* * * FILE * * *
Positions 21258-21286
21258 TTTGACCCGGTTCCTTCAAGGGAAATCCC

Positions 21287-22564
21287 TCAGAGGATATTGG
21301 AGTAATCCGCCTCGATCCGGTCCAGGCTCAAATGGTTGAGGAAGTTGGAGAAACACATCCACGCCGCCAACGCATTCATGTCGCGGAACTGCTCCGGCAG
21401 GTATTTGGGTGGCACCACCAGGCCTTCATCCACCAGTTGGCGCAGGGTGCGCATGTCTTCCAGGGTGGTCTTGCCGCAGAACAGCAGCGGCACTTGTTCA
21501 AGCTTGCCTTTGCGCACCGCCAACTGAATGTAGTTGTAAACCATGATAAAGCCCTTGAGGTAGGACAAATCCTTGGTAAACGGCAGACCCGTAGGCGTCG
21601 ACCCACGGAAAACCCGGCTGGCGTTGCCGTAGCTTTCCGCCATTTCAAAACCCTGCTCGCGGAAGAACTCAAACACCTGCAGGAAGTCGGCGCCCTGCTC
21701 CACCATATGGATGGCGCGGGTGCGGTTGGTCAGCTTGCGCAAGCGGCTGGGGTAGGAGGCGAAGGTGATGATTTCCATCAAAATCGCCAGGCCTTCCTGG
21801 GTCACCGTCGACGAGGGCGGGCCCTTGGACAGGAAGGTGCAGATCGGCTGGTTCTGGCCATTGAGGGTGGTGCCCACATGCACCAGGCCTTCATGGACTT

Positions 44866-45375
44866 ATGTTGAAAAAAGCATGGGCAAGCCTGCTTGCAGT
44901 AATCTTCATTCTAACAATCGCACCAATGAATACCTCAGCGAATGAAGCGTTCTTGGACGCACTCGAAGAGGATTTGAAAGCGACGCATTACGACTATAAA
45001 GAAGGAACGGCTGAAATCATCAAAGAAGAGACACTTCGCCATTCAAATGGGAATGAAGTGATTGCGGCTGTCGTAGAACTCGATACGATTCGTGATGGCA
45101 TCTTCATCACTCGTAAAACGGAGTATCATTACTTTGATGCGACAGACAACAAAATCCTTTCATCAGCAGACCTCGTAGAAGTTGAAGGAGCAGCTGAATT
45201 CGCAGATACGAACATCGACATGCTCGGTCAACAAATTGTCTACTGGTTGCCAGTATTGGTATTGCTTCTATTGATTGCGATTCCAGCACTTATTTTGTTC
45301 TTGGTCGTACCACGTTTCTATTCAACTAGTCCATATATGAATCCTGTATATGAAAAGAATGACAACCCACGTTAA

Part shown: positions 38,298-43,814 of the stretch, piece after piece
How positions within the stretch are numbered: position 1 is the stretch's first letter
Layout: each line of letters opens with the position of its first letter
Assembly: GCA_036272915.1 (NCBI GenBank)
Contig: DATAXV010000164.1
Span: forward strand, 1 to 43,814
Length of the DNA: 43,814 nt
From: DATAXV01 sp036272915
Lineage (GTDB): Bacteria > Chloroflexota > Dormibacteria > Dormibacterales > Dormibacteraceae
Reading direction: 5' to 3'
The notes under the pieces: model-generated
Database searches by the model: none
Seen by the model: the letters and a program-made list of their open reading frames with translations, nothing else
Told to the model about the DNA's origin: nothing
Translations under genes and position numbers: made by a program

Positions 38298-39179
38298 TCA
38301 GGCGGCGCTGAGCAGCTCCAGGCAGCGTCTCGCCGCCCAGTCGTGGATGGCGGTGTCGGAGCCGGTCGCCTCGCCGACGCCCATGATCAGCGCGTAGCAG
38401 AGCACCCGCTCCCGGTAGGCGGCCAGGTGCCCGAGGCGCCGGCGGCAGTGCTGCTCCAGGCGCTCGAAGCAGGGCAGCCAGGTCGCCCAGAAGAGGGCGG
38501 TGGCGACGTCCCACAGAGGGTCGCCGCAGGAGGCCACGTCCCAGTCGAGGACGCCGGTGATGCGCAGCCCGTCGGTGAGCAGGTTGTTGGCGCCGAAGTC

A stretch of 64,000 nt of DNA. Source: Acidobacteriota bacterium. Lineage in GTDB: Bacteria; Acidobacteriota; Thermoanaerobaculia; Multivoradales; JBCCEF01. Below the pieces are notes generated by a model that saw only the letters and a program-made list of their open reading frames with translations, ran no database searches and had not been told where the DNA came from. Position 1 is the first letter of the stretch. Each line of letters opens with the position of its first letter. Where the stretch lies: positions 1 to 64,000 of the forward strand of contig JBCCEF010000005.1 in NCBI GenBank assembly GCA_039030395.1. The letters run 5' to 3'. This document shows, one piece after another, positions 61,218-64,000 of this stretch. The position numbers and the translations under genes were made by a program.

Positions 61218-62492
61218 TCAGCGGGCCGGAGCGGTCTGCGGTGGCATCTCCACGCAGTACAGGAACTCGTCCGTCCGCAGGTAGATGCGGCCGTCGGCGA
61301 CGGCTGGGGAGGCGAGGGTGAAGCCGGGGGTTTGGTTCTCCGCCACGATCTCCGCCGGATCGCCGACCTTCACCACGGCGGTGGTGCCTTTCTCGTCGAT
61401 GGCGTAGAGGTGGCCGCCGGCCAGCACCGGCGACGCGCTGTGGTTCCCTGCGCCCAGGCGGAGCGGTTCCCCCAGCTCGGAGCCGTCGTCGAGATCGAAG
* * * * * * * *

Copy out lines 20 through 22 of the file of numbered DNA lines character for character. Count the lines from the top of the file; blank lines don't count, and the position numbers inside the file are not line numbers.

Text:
Layout: each line of letters opens with the position of its first letter
Assembly: GCA_036272915.1 (NCBI GenBank)
Contig: DATAXV010000164.1